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gardenmom5

passports/denied entry - and secondary searches??

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I'm trying to give as little info as possible. 

dd has an employee she'd like to send to Canada for work at their subsidiary there one or two days a month, going in her place so she can do other things.  HR totaled screwed the pooch, and the employee has been denied entry. (the HR manager did get chewed out - and didn't show up for work today). now, employee will require secondary screening every. single. time. he goes to Canada - including for pleasure, because of this denied entry. (dd is trying to get him comp'd for this.)

after a "denied entry" has been entered into your file, is it possible to get it removed?  she's still hoping to fix the work permit situation (at this point, she's pushing for her boss to fork out for an immigration lawyer to fix it because it was the hr manager's arrogant fault this happened.).

if he's able to get that work permit, is it possible to wipe the denied entry with the secondary search requirement? or has the HR manager screwed him for the rest of his life?

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Oh my.  That’s terrible.  No advice - Canada is tough!  I hope someone has some hope for your employee!!

 

Anne

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I would insist on having a Canadian immigration lawyer get started right away with this case to fix whatever can be fixed.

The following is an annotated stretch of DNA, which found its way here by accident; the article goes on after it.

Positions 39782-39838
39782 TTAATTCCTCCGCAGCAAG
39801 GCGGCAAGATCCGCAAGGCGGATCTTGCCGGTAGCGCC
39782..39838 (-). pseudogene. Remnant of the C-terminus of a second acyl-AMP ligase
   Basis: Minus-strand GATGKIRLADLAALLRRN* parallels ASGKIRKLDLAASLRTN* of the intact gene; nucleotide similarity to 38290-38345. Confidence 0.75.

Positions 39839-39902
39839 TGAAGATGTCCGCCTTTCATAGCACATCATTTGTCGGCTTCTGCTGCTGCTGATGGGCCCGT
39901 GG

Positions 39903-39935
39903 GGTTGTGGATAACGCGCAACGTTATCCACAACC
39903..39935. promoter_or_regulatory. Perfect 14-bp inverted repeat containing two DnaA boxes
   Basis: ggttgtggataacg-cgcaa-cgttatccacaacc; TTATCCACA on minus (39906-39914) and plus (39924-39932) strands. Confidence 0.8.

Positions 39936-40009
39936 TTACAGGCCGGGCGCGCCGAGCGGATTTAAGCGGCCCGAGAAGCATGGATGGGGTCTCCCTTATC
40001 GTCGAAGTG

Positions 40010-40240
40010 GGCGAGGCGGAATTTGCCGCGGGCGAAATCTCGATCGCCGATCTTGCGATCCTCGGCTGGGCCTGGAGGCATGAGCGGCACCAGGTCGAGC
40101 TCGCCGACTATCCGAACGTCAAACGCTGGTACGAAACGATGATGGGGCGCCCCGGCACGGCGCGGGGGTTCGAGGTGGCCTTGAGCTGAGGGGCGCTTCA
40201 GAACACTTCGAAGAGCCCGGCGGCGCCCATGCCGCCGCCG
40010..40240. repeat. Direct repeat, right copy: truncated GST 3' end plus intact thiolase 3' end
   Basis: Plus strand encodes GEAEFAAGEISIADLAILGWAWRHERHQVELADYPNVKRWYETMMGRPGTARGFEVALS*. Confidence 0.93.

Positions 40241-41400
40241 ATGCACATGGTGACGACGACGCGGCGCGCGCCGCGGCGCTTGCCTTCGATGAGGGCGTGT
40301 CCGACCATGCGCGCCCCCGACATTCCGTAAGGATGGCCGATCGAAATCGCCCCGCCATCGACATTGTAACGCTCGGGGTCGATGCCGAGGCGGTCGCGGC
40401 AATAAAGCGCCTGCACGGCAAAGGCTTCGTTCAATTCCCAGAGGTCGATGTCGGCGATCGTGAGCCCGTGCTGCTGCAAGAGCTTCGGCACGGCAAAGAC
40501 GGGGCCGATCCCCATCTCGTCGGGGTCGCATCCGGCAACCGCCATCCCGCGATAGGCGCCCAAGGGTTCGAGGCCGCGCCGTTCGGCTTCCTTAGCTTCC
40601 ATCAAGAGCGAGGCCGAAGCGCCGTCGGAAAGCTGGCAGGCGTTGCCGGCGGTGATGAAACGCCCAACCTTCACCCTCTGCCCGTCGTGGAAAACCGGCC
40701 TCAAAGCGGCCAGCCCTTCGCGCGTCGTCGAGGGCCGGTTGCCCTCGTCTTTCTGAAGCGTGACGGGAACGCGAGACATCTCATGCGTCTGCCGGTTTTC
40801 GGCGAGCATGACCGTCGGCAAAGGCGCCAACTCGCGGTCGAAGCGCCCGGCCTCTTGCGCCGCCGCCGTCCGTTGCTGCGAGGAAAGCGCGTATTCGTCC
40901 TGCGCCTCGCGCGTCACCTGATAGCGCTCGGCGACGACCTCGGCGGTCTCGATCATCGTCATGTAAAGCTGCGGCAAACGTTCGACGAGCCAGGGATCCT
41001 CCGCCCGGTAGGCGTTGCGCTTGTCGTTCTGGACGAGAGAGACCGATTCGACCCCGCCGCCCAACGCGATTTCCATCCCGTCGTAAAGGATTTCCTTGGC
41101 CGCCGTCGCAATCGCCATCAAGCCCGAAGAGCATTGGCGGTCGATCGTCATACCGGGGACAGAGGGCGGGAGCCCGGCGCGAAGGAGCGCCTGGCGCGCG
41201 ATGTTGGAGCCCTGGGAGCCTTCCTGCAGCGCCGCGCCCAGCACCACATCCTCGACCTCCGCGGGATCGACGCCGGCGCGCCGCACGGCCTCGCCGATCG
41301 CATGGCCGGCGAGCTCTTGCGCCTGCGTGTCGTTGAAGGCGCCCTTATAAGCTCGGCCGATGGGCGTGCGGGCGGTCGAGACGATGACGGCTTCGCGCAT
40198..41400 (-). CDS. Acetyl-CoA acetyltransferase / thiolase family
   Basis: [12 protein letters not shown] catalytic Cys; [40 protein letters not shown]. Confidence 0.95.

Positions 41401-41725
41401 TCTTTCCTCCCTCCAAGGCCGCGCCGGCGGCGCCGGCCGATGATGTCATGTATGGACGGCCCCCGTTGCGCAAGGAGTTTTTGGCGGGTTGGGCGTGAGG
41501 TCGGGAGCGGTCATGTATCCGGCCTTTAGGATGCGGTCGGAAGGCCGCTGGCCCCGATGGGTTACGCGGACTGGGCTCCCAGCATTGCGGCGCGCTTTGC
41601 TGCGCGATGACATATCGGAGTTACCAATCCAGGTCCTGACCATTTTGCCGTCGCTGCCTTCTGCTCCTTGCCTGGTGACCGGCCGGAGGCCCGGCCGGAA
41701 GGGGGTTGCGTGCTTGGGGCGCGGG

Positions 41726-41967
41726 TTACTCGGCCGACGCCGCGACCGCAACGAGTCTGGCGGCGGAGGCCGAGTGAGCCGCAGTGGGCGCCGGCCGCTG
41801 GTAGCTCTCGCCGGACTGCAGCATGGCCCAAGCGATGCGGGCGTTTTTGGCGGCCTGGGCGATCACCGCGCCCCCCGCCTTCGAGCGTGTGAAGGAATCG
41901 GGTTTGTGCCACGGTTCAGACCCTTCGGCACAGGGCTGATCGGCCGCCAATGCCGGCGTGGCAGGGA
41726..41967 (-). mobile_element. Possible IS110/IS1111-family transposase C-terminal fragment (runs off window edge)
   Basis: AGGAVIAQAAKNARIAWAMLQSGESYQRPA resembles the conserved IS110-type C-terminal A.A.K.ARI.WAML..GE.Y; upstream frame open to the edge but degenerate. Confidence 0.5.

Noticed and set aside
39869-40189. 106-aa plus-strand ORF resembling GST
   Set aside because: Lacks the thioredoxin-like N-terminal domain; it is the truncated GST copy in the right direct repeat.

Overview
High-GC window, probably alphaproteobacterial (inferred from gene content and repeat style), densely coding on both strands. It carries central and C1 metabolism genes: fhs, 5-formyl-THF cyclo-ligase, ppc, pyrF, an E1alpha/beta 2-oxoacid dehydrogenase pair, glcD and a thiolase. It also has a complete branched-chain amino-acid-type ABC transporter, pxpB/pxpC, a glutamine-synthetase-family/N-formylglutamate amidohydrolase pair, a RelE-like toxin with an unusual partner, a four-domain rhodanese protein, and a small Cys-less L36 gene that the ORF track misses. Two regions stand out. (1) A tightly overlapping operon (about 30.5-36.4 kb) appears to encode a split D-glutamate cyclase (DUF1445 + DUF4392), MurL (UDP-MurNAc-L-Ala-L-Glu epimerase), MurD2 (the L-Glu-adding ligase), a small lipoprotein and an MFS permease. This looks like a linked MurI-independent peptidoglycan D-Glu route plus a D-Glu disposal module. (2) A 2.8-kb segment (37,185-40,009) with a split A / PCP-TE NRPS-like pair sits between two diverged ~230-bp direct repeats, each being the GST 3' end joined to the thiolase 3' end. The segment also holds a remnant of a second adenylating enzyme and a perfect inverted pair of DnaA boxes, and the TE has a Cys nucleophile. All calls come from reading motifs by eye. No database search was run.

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1 hour ago, Mabelen said:

I would insist on having a Canadian immigration lawyer get started right away with this case to fix whatever can be fixed.

dd doesn't have the authority to hire one (on the company's dime) - she's pushing her boss (who does have the authority) for an immigration lawyer.

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so, it's possible that many years ago, I used to be a Canadian Immigration Officer 

The computer system back then was such that once you had a violation, it always came up on the computer & required a secondary interview. I don't know what their computers are doing now but if anything, it seems that records go back further and are more durable. I'd suggest contacting Canadian consulate in the nearest US city for advice but I'd not be surprised if it's an annoying thing that will follow the person forever. 

FWIW, my dad was in the US border computer system for years (due to his work and being from Eastern Europe - he got put on some list during the cold war). He vacationed in the US a lot and always had extra interviews until the mid 90's when someone did some magic thing on the computer and he can finally fly to Hawaii without being asked about whether he's a communist... 

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1 hour ago, hornblower said:

so, it's possible that many years ago, I used to be a Canadian Immigration Officer 

The computer system back then was such that once you had a violation, it always came up on the computer & required a secondary interview. I don't know what their computers are doing now but if anything, it seems that records go back further and are more durable. I'd suggest contacting Canadian consulate in the nearest US city for advice but I'd not be surprised if it's an annoying thing that will follow the person forever. 

FWIW, my dad was in the US border computer system for years (due to his work and being from Eastern Europe - he got put on some list during the cold war). He vacationed in the US a lot and always had extra interviews until the mid 90's when someone did some magic thing on the computer and he can finally fly to Hawaii without being asked about whether he's a communist... 

we had a family friend who was held (not arrested) in a case of same name/wrong person back in 1971 when he was young and dumb and didn't follow up to get it expunged from his US record.  then a couple years ago, they bought tickets to fly out of Vancouver - and Canadian customs wouldn't allow him to enter the country... they knew about it months in advance, so I think they finally managed to get it sorted so they weren't up a creek with their tickets.